COMMISSION BUSINESS: The NCFS Subcommittee on Procedures and Operations (SPO) presented additional work on by-laws amendments since the last meeting. The changes were not voted upon due to some clerical errors in the draft document. Templates of the reports from subcommittees were introduced and will be used for keeping records of subcommittee activities. Future meetings will use electronic binders and they will be held at the National Institute of Justice (NIJ) offices again.

There was a strategy session held on the second day to discuss next steps for the Commission. Each subcommittee was asked to prioritize their work so the Commission can spend more time on topics and issues that are determined a high priority at each meeting. Documents will also be submitted with tracked changes so Commissioners and the public know how the documents have changed.

SUB-COMMITTEE WORK PRODUCTS:

Reporting and Testimony Subcommittee Report

Final Document PASSED by Vote: Views Document on Report Content

  • Re-introduction of Draft Work Product Open for Public Comment: Views Document on using the term “Reasonable Degree of Scientific Certainty”
  • Status Reports: Abstract on Access of Indigents to Defense Experts; Abstract on Notice and Demand Rules; Abstract on Judicial Vouching for Expert Witnesses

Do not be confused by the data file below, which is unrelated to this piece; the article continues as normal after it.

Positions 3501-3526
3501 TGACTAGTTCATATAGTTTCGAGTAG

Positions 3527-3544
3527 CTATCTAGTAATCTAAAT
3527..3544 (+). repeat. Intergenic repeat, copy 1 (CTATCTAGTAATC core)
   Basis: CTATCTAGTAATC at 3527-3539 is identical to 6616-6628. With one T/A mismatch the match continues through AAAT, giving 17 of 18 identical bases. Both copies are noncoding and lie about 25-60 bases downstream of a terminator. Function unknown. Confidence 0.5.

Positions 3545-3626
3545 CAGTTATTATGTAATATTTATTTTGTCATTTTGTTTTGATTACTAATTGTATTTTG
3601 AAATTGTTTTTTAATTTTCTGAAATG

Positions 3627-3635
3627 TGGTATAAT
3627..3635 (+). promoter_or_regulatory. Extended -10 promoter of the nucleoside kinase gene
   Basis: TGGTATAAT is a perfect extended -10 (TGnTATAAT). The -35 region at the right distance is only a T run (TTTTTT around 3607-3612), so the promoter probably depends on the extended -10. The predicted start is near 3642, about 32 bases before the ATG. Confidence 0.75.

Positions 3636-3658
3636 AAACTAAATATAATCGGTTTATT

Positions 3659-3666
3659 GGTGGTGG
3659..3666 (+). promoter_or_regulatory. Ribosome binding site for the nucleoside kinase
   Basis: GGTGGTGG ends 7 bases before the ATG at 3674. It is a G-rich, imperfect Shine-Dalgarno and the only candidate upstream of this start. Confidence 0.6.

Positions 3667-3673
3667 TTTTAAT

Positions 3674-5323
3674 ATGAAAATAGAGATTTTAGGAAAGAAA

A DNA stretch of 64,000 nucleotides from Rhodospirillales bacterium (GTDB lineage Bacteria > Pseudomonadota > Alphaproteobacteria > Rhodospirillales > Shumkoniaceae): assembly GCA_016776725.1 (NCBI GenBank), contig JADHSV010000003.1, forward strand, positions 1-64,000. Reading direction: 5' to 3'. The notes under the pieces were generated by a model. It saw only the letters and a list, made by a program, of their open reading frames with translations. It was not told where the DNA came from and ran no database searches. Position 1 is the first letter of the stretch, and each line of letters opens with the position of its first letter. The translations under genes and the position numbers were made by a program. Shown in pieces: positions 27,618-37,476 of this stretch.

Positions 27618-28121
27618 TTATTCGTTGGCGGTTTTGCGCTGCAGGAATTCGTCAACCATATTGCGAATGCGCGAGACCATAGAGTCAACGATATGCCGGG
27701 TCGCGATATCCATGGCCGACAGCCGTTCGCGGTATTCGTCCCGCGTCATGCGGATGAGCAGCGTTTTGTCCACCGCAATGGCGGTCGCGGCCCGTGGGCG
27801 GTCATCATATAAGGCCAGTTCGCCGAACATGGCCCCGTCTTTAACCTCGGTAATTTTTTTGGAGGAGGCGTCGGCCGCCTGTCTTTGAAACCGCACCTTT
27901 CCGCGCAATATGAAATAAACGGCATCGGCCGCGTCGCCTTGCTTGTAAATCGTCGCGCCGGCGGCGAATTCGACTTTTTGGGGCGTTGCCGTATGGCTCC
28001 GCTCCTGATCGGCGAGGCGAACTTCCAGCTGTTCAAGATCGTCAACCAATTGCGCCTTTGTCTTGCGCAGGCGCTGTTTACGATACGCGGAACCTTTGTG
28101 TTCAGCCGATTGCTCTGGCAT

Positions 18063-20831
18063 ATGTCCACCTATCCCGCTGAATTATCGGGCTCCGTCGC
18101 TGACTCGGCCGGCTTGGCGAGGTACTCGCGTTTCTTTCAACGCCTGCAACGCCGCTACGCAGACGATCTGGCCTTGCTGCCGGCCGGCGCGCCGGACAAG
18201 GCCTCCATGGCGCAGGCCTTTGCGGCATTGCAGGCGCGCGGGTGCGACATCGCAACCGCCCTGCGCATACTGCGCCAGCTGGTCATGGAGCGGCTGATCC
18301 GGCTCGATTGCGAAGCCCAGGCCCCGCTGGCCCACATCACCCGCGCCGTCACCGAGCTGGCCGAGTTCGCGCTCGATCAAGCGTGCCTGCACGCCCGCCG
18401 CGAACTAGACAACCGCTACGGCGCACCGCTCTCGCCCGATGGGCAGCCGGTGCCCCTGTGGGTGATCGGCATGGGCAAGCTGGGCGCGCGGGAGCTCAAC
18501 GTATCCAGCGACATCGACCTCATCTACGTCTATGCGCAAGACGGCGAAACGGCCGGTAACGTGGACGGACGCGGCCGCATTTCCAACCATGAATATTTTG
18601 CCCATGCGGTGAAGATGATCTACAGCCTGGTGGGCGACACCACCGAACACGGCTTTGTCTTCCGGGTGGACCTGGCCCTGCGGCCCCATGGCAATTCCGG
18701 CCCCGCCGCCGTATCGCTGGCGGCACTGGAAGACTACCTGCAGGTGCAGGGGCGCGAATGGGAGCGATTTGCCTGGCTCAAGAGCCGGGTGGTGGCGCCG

Scientific Inquiry and Research Subcommittee Report

  • Introduction of Draft Work Products Open for Public Comment: Views Document on Establishing the Foundational Literature within the Forensic Science Disciplines; Post-Doctoral Projects to Facilitate Translation of Research into Forensic Science Practice

Interim Solutions Subcommittee Report

  • Introduction of Draft Work Products Open for Public Comment: Views document on a National Code of Professional Responsibility (re-introduction); Recommendation on Accessibility of Quality Management System Documents

Human Factors Subcommittee Report

  • Final Document PASSED by Vote: Views document on Ensuring that Forensic Analysis is Based Upon Task-Relevant Information

Training on Science and Law Subcommittee Report

  • Final Document PASSED by Vote: National Forensic Science Curriculum
  • Status Report: Abstract on Assessment Tools; Abstract on Notification

Accreditation and Proficiency Testing Subcommittee Report

  • Introduction of Draft Work Product Open for Public Comment: Views Document on Proficiency Testing in Forensic Science; Views Document on Critical Steps to Accreditation
  • Status Reports: Abstract on Uniform Policy and Procedures for Accreditation Programs

The next Commission Meeting dates have been set, and they are:

  • March 21-22, 2016
  • June 20-21, 2016
  • September 12-13, 2016
  • January 9-10, 2017
  • April 10-11, 2017

To stay up to date on the activities and work products of the Commission, members are encouraged to visit www.justice.gov/ncfs.

OSAC Committee Report: